Tuesday, March 1, 2011

How to Make Tomato Sauce

As y'all know, I am of Italian descent and a fairly good cook (much to my gf's delight).  Last night, I was asked if I would ever use jarred or canned tomato sauce - actually it was Prego, but the thought is the same - and I answered, "never."  The reason is fairly simple - basic tomato sauce is ridiculously easy to make, and its cheaper and better than the jarred stuff.

Now, before I give you the details, let me be clear that this is basic tomato sauce - a quick cooked sauce.  This is not "sauce" - the long cooked tomato sauce we all know and love.  That kind of sauce you can't get out of a jar, and takes forever to make.  This recipe (and its really more a technique than a recipe) is for the sauce making while cooking your pasta.  So here goes.

Step 1: Put a gallon of salted water in a pot, and turn the heat to high.  Cover.

Step 2 (optional): If you want to make a tomato sauce with zucchini, eggplant, mushrooms, now would be the time to saute them until golden brown and remove.  If not, go to step three.

Step 3: In a flat bottomed wok or a saucier (and I'm guessing we all have the flat bottomed woks), put 2-3 teaspoons of extra virgin olive oil, 2-3 cloves of garlic (sliced, smashed or whole, your call), a pinch of red pepper flakes, a pinch of dried oregano and a pinch of salt in the pan.  Turn the heat on medium.

OPTIONS - if you undertake step three, you are making a basic tomato sauce.  For an amatricana sauce, replace the garlic with a 1/2 of a small onion diced, and 2 strips of bacon, diced.  For puttanesca, throw in some anchovy paste, capers and Gaeta or kalamata olives in addition to the garlic.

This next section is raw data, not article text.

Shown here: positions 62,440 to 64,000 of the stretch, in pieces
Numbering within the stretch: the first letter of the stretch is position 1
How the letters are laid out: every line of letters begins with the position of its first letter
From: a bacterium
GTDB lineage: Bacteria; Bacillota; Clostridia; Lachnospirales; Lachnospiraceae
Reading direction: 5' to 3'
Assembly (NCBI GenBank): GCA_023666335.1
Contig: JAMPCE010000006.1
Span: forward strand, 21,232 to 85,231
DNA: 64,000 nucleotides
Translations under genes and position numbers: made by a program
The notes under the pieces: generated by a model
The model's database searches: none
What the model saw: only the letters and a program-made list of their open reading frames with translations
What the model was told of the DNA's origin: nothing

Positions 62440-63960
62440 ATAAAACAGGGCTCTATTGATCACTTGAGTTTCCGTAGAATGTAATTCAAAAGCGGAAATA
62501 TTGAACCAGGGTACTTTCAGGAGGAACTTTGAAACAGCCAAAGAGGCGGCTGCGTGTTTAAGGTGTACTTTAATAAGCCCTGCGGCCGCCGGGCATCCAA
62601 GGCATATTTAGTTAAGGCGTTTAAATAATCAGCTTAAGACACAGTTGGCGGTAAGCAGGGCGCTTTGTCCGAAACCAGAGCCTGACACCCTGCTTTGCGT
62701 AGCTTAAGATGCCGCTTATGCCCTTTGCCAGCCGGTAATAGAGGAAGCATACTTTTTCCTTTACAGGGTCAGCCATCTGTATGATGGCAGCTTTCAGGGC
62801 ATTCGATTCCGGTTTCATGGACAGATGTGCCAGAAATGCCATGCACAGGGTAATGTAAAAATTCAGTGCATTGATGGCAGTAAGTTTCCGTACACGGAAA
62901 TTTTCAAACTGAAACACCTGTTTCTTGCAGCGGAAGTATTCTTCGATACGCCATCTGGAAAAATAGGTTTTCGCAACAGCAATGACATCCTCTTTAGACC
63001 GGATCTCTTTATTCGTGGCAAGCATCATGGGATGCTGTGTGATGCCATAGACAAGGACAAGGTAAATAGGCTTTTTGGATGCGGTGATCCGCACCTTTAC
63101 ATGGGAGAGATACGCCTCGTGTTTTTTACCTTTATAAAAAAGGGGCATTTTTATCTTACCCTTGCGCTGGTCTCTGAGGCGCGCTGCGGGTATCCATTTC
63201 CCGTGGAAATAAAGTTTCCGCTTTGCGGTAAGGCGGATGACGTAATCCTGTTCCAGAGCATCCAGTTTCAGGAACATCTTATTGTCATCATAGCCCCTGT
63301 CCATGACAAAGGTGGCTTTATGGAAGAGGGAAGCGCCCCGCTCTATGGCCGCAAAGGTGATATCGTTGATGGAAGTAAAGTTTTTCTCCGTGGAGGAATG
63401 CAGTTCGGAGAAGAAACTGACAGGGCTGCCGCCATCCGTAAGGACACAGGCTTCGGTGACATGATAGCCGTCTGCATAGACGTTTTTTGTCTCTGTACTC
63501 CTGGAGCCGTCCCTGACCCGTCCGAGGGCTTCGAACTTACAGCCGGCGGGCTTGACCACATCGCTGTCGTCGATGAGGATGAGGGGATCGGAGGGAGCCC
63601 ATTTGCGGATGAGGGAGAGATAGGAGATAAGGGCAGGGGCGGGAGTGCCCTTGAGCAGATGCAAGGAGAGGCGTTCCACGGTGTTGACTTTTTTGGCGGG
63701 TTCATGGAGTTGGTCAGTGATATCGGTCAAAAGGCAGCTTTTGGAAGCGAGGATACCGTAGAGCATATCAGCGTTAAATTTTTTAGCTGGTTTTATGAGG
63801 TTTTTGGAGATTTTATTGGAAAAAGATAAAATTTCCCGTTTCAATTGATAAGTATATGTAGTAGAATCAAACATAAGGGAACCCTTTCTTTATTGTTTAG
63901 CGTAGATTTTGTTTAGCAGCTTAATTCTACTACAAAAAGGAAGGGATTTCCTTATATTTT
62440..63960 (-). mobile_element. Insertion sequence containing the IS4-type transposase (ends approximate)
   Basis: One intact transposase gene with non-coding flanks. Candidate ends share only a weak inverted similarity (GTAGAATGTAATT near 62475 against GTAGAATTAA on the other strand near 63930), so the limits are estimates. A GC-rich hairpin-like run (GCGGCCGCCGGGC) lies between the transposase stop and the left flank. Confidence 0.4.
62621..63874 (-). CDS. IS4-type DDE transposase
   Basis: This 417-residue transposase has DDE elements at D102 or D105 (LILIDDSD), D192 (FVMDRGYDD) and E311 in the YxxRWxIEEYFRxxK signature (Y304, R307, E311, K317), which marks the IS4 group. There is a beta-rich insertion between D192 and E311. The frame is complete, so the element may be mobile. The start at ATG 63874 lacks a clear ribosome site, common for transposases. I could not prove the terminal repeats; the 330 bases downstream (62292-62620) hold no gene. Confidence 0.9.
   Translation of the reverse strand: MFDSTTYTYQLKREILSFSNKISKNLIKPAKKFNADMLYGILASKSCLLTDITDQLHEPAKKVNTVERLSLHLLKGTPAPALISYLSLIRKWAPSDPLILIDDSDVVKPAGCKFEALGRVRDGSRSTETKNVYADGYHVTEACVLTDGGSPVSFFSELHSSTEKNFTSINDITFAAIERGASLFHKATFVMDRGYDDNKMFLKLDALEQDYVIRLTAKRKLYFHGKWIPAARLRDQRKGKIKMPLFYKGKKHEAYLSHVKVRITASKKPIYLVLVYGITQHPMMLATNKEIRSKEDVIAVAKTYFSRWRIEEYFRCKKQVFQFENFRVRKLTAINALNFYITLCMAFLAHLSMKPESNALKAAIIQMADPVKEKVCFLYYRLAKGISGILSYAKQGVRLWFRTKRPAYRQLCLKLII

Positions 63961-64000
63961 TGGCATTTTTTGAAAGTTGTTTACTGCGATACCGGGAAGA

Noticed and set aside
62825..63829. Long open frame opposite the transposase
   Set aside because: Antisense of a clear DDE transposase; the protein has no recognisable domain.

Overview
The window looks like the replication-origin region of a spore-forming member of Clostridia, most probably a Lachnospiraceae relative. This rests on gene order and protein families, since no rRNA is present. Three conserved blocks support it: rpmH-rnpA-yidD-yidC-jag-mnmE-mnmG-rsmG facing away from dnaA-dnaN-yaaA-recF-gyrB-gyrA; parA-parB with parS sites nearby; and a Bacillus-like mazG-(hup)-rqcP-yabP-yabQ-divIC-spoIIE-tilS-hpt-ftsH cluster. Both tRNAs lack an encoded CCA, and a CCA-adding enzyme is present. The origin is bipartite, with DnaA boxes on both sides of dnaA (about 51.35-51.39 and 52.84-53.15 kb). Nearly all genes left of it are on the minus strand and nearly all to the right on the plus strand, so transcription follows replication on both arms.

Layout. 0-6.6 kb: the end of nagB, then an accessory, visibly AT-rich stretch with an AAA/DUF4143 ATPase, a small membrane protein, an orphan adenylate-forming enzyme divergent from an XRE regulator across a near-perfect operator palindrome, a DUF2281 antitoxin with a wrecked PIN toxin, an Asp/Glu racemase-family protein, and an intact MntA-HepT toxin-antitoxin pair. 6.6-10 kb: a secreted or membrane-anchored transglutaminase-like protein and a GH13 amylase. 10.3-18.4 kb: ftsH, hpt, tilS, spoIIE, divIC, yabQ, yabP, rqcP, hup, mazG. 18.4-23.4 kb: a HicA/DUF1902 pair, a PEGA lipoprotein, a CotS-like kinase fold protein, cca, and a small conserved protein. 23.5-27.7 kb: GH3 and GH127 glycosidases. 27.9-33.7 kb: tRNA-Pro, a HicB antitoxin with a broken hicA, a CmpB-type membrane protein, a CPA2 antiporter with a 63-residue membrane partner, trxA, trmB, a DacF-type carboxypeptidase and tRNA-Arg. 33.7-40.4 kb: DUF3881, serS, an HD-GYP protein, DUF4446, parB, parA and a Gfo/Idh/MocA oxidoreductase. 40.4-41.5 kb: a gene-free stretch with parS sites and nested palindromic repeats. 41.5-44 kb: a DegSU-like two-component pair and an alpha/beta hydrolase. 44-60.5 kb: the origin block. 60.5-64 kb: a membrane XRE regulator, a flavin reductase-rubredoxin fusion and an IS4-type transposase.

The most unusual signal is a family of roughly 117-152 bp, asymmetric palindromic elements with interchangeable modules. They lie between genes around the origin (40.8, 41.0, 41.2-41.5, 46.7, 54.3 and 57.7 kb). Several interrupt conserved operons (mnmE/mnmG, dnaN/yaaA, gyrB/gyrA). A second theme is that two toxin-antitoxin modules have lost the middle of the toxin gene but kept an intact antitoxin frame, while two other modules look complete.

Step 4: As soon as the garlic begins to color (we want VERY little color on the garlic), add in 1/2 a can, or 14 oz. of crushed tomatoes.  If you want to get all fancy, buy the whole San Marzano tomatoes, crush them by hand in a bowl, and then add them.  Really your call.  Also, add about a 1/2 cup of white wine (helps wake up the tomato flavors). 

Step 5 (optional): If you want to add a bit more vegetation, here's your chance.  I typically add about a handful of chopped frozen spinach. 

Step 6: Turn down the heat so that the sauce is simmering.

Step 7: When the water starts to boil, add your pasta (I'd go with around 3/4 of a pound). Stir the pasta to make sure it doesn't stick.

Step 8: Taste your sauce.  If its kinda bland, add some salt.  If its too acidic, add either a bit of sugar or (BETTER) a teaspoon of honey.

Step 9: When the pasta is finished cooking, remove from the pot, and drain.  Put the drained pasta into the wok with the sauce.  Turn up the heat to high.

Step 10: Stir the pasta and the sauce so that the pasta is coated with the sauce.  Turn off the heat. Add your finishing touches - I like romano cheese, a bit of black pepper and some olive oil.  If you have basil, now is the time to add it.

And really, that's it.  Ten steps, two of which are optional.  From this basic recipe, I can make basic tomato sauce, puttanesca sauce, amatricana sauce, pasta alla Norma, pasta alla Caruso, and probably a couple of other sauces. 

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